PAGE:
My 7th grade has always had a Book Choice Unit, usually sometime around Winter Break. Not only does it give students more of a voice in the class, but I also use it as an opportunity to apply and reinforce the concepts of reading and understanding literature that we’ve covered in the first half of the year. As a project-based unit, it also tests small-group contribution and cooperation and management of time and resources. Finally, I usually end up with some valuable feedback on books that I may want to include or consider as future summer reading options.
I begin by putting together a list of choices, sometimes based off of nominees for young adult literature awards like the Alex Awards, usually with the input of the school librarian and the MS Book Discussion Club, and finally with suggestions from students themselves. Each student then picks a few choices that they’d be willing to read with others, and I then have the task of forming reading groups of three or four students from this data. Occasionally, I’d helm a reading group myself, as when two other students decided they were willing to read The Brief Wondrous Life of Oscar Wao with me.
Students are given four or five weeks to read their books. In the past, I’ve experimented with framing the reading and discussing of these books with literature circles and with book discussion blogs.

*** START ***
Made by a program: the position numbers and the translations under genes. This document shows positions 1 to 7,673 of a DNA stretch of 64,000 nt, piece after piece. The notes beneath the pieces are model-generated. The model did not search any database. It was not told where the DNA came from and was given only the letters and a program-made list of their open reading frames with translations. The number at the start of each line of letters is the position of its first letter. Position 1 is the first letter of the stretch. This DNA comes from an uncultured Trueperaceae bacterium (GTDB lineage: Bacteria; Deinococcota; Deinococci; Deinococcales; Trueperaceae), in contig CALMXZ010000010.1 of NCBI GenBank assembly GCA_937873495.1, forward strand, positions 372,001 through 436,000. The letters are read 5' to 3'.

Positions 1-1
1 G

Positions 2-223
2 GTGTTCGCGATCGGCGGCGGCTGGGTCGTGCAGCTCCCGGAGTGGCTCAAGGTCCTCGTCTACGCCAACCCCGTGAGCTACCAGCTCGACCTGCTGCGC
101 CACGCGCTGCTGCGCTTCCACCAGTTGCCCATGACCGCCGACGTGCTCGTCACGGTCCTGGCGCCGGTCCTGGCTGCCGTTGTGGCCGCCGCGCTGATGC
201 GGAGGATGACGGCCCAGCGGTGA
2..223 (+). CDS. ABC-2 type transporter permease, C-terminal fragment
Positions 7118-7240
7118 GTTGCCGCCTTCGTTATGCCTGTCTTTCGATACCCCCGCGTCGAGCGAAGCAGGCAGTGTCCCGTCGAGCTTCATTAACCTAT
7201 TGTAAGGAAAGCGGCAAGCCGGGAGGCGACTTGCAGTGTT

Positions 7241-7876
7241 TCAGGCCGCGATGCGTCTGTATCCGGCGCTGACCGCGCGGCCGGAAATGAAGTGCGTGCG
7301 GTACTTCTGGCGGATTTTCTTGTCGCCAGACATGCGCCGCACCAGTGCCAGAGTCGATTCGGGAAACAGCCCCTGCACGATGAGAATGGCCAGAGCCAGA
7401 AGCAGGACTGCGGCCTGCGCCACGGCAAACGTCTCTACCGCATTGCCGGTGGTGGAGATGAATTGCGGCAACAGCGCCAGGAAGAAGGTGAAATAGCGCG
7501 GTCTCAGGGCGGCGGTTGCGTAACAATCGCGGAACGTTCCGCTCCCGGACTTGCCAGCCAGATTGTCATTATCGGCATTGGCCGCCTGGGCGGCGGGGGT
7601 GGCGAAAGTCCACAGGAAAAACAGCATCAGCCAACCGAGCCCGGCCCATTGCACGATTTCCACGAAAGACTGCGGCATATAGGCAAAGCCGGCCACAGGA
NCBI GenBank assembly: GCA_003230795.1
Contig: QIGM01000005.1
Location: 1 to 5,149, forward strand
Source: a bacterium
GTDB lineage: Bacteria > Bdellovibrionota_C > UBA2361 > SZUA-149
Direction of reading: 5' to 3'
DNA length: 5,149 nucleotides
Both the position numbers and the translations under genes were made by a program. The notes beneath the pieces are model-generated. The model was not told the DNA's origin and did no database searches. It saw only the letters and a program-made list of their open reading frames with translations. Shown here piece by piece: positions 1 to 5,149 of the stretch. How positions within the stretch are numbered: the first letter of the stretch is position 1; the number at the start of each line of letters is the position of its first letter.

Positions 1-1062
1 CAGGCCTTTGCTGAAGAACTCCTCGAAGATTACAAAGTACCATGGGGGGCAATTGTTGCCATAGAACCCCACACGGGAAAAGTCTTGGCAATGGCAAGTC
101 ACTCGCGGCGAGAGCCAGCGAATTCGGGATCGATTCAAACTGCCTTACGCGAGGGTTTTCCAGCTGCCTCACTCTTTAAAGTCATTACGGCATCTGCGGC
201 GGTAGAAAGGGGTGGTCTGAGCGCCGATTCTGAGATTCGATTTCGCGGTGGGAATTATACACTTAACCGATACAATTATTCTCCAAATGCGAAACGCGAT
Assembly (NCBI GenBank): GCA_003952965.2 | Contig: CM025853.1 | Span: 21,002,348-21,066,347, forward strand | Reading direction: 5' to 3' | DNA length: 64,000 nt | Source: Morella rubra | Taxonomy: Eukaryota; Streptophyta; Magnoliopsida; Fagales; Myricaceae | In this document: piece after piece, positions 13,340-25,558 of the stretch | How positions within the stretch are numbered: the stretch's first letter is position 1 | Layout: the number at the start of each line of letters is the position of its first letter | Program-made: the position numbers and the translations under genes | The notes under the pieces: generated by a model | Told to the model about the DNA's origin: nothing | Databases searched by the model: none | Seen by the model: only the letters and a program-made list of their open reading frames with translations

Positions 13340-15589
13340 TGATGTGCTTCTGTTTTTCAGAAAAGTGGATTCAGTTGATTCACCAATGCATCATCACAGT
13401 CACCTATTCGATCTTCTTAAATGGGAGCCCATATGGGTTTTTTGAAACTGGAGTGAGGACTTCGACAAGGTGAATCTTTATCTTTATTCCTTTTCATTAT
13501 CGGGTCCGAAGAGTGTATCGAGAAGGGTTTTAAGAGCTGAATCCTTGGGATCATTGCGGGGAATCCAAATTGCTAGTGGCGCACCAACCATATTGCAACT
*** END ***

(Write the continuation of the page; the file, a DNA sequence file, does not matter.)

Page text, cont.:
As students complete their books, I introduce a culminating creative project and analytical essay. In the past, I have assigned book reviews and art projects, video book trailers, and keynote presentations.
Here’s an example of one of the more complicated projects I’ve assigned:
As you can see, it involves the conceit that each small group is preparing a proposal for a movie adaptation of their book. They have to come up with a pitch as to the book’s merits and difficulties and the changes they’ll have to make for adaptation. Finally, they also have a choice in providing a sample of pre-production work, which range from an excerpt of the screenplay to a marketing movie trailer. Here’s one group’s special effects demonstration for Harry Potter and the Deathly Hallows (which they read, obviously, before any of the actual movie adaptations were released):